CFP: ISSM at Kalamazoo

As we near the 15 September deadline for presentation submissions for the 57th International Congress on Medieval Studies (Kalamazoo 2022, held virtually 9-14 May), please consider submitting to the two ISSM sponsored sessions. Presenters will be encouraged to refine their presentations and submit them to the ISSM’s official journal, The Year’s Work in Medievalism ( You can present in a roundtable and a paper session without exceeding the conference’s participation limits.

The first, Medievalism and Genre: Science Fiction, Fantasy, and Historical Fiction, is a “regular” paper session.

The second, The Green Knight (2021): Key Critical Perspectives, is a roundtable that asks you to select a key term from the groundbreaking volume Medievalism: Key Critical Terms (2014; eds. Elizabeth Emery and Richard Utz) to shape your discussion of the recent film. If you are based in a region where the film has not yet been released [and haven’t used a VPN to see it anyway!], but sense that you will have things to say on the basis of reviews and conversations you’ve seen elsewhere, we urge you to select a term and submit a proposal that you can refine once you’ve viewed the film.

Here are our calls:

Medievalism and Genre: Science Fiction, Fantasy, and Historical Fiction (Session ID: 2862)

The “flavor” of many creative medievalisms shifts radically from genre to genre, yet these changes have largely been considered within the home genre and mode of the text in question – for example, a historical romance novel might be explored within the contexts of historical fiction or the romance novel genre, but not as a subset of medievalism. This panel seeks to upend those norms by considering medievalism as the broad umbrella category and exploring texts that play with genre, or texts working within a specific genre, for example the forthcoming film The Green Knight (2021). 

We invite proposals that explore the influence of the genres of science fiction, fantasy, and historical fiction upon medievalism, whether the field overall or in specific works (of any medium or mode). For example, how might romances like Sir Gawain and the Green Knight change meaning in a new genre, such as science fiction or fantasy? Proposals might consider specific texts, or ask broader questions including: how do speculative genres influence, restrict, or expand the potential of medievalism, or change the types of stories told? Where does genre cross over with medievalism?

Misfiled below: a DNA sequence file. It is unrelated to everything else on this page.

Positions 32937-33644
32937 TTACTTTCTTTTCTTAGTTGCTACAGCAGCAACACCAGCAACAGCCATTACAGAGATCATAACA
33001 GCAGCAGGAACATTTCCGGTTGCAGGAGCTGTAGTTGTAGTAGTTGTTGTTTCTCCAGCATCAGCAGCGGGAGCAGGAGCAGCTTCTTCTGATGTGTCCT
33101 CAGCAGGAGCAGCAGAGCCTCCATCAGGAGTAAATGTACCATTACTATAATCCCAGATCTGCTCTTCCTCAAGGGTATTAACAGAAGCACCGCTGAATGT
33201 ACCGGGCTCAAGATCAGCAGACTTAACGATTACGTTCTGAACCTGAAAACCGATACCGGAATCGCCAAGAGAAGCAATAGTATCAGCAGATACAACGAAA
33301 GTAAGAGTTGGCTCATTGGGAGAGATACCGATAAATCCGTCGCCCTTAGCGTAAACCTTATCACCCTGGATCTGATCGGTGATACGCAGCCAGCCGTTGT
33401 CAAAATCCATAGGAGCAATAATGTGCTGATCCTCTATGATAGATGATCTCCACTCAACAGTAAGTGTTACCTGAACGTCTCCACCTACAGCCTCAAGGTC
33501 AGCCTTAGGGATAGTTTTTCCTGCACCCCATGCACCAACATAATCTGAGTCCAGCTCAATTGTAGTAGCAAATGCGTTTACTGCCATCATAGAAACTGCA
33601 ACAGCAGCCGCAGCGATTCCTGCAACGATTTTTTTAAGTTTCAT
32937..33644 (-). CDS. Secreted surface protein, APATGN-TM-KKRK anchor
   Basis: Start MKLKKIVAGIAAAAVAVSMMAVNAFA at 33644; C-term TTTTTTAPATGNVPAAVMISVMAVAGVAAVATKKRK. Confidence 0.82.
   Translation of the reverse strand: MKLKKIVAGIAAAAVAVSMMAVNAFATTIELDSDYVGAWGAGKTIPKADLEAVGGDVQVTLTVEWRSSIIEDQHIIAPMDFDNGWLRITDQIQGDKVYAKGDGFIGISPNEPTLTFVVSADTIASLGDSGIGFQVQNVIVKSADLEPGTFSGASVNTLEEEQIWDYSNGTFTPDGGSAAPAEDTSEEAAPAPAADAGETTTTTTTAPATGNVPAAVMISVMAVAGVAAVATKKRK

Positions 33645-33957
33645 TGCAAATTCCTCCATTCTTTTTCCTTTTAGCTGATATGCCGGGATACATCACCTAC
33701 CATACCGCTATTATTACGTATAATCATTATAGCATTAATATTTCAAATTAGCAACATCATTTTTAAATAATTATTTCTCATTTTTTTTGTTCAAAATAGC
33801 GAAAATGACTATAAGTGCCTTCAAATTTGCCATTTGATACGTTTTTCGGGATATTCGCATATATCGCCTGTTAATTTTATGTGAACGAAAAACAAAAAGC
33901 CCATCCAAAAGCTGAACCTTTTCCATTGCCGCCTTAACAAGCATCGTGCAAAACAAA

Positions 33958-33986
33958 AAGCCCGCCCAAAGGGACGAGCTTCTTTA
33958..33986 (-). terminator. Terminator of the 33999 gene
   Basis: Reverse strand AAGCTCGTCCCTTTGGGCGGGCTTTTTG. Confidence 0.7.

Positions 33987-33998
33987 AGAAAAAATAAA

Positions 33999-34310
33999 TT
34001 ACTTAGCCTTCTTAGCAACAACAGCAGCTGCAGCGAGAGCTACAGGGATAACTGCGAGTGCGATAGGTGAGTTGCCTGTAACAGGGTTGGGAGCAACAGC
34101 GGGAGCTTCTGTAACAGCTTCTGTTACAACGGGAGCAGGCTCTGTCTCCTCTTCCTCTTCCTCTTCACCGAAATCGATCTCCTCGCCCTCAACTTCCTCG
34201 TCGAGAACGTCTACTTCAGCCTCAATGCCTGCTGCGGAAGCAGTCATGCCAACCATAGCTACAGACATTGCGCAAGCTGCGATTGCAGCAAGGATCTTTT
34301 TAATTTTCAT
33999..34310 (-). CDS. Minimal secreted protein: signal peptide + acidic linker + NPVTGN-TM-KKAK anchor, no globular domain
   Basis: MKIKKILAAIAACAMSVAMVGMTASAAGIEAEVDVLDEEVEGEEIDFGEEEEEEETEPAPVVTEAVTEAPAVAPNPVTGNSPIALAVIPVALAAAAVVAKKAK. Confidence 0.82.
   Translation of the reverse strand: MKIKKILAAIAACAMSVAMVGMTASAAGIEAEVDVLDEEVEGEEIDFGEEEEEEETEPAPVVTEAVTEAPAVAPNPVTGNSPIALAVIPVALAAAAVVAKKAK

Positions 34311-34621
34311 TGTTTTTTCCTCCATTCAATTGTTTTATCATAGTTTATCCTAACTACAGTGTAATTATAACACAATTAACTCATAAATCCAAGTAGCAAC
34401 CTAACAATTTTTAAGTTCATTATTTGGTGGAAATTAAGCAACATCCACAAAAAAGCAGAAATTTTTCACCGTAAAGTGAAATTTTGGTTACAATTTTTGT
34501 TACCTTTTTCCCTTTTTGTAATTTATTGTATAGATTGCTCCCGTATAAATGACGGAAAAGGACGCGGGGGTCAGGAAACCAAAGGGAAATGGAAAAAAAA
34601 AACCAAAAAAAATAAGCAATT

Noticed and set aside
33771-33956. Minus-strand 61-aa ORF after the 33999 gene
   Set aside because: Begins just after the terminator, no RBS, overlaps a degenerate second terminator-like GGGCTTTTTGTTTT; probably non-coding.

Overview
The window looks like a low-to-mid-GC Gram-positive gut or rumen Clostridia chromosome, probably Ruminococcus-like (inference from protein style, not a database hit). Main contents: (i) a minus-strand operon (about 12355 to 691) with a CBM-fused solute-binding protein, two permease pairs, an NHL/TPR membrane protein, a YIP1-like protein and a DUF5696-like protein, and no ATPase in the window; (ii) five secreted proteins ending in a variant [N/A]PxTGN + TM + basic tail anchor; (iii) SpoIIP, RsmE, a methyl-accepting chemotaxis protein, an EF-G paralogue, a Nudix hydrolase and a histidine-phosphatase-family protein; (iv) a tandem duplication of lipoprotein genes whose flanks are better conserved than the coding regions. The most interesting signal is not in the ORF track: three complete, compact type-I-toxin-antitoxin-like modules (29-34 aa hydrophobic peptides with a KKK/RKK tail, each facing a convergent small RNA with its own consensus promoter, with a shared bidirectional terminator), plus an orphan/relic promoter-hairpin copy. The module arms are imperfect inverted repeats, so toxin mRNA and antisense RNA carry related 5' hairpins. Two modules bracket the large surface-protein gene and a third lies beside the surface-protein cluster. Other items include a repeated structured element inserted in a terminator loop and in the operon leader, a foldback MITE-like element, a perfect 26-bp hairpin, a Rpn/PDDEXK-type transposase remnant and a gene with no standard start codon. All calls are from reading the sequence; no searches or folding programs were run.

Submissions of 250-300 WORDS should be made via the ICMS Confex system no later than Wednesday 15 September 2021.  If you have questions, please contact Valerie Johnson (

The Green Knight (2021): Key Critical Perspectives (A Roundtable) (Session ID: 2859)

The International Society for the Study of Medievalism (ISSM) invites submissions for a sponsored roundtable on David Lowery’s film The Green Knight (2021) for the 57th International Congress on Medieval Studies, which will take place online from Monday 9 May to Saturday 14 May 2022.

This roundtable seeks participants to identify and discuss an element of Lowery’s long-anticipated film, staring Dev Patel. In short presentations (10 minutes), panelists are invited to consider an element of the film in light of a focal keyword inspired by Medievalism: Key Critical Terms (2014), including: archive, authenticity, authority, Christianity, co-disciplinarity, continuity, feast, gender, genealogy, gesture, gothic, heresy, humor, lingua, love, memory, middle, modernity, monument, myth, play, power, presentism, primitive, purity, race, reenactment, resonance, simulacrum, spectacle, transfer, trauma, and troubadour. 

Submissions of 250-300 WORDS should be made via the no later than Wednesday 15 September 2021. Queries about the session can be sent to Valerie Johnson ( and/or Renée Ward (



If you have questions about these sessions, please email Valerie Johnson directly:

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